Guest Post: Adapting lectures for a visually-impaired student and planning for new technologies

Our guest blogger is Robin Humphreys from the Department of Geology. Robin attended the Faculty Technology Institute in 2014. In this report, she details her experiences modifying lecture materials to meet the needs of a visually-impaired student.


 

Teaching introductory courses has many challenges, such as how to keep student attention in a large lecture hall, engage in meaningful dialogue with more than just the students in the front row, create assignments that are insightful and challenging but can be graded in a timely manner, etc.  During the FTI workshop of Summer 2014 we were introduced to many different ways to use technology, such as Poll Everywhere, Kahoot!, and PowToon, in our classrooms to help overcome many of these types of challenges and create stimulating, engaging learning environments.  After our week-long workshop, I left the course very inspired and excited to incorporate these new ideas into my introductory Geology lecture courses for Fall 2014.

What I did NOT anticipate was having a visually-impaired student – totally, 100% blind – in my class. So…how do I incorporate technology we learned from the FTI that requires being able to see, such as PollEverywhere, Kahoot, and Powtoon, into a format that is accessible to everyone, including someone who cannot see? Not only did I have to rethink how I presented the material (I primarily use PowerPoint and the Whiteboard for my lecture discussions), but now I had to design lectures and in-class activities for someone who cannot see me, the PowerPoint presentation, or the whiteboard.  I quickly had to rethink my approach of using cutting-edge technology in the classroom and went for more of an ‘old-school’, low-tech, hands-on approach.

So, how do you describe the Grand Canyon to someone who has no depth perception or concept of scale?  To help our student understand the basic concepts and principles of geology, I sought the expertise of Dr. Cassandra Runyon, who has been developing materials for visually-impaired people through her educational NASA workshops for over twenty years. Dr. Runyon created tactile models of the images from my lecture presentations, using an incredible variety of different types of materials (e.g. corrugated paper, beads, foam, felt, etc.).  Below is an example using various beads to indicate different fossils within sediment layers in stratigraphic columns. While extremely time-consuming to make, these low-cost and most definitely low-tech models were very instrumental in helping the visually-impaired understand and ‘see’ how Earth works.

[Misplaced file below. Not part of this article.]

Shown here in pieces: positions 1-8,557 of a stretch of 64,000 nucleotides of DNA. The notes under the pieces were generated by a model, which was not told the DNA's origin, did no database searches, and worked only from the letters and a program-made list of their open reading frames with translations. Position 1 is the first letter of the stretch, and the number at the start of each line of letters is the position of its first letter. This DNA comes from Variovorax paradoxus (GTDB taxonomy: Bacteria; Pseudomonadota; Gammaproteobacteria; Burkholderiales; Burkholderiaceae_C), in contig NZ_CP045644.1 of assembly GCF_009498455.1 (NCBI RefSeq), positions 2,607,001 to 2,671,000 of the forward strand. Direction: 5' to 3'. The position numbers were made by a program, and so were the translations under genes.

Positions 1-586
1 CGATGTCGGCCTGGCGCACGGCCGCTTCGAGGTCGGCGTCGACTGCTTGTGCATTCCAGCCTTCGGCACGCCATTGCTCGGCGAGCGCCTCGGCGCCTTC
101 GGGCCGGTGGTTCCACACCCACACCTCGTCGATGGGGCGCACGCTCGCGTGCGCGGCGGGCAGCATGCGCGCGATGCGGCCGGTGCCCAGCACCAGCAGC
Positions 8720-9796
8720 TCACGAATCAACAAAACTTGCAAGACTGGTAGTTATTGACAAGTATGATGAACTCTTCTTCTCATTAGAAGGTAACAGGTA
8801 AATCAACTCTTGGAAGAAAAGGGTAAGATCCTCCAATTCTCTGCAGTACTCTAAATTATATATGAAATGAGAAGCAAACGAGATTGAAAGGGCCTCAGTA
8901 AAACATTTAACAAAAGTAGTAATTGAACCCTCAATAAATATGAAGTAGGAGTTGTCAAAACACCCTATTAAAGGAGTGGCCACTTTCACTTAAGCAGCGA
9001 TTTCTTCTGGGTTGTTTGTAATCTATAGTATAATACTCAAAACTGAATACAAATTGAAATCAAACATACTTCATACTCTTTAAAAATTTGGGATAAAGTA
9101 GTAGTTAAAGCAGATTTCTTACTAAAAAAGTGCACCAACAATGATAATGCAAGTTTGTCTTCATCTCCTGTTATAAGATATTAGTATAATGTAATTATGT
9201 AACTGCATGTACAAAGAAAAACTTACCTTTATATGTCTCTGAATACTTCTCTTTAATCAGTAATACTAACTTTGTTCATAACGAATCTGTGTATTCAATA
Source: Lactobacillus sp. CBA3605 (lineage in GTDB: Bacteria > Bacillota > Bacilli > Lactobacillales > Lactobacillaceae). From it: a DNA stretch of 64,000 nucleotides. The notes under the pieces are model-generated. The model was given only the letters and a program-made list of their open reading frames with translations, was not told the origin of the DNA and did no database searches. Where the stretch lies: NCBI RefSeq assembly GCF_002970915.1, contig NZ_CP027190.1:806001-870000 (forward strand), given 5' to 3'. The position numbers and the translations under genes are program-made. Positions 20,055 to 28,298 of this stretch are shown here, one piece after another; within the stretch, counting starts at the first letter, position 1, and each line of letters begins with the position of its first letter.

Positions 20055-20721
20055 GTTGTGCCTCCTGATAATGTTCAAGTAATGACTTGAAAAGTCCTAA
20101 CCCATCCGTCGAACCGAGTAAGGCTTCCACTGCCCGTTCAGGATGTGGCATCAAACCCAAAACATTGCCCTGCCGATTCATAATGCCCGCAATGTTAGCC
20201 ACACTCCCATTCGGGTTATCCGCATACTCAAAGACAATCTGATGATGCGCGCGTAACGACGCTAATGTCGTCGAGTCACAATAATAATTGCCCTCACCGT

Materials for visually-impaired students

Materials for visually-impaired students

Additionally, I recruited several senior geology majors to help me both during class and outside of the classroom.  During class, the geology seniors quietly explained the images or graphs on the PowerPoint slides as I was discussing the concepts.  To help the visually-impaired student ‘see’ the slides, the geology majors would make simple sketches of the images, using a special type of drawing pad that would transfer the sketches into a raised format that makes it possible to ‘see’ via touch.  Generating these simple tactile sketches in real-time was a very effective method of helping the blind student ‘visualize’ the concepts being taught.  Outside of class, I provided the geology seniors with copies of my lecture PowerPoint presentations. The geology majors provided verbal descriptions of each and every image, graph, or video in every one of the PowerPoint slides, using the ‘ALT TEXT’ option provided in PowerPoint –an incredibly time-consuming task (see example below). I quickly realized by week two of the fall semester that I did not have the 6-10 hours it was taking for each of the Powerpoint lectures! Fortunately, I have a very supportive department chair, Dr. Mitchell Colgan, who allowed me to hire students to provide the PowerPoint slide alternate text accessible by screen readers. I was very grateful, as the ‘ALT-TEXT’ option in PowerPoint was very instrumental in helping our visually-impaired student understand the images and concepts.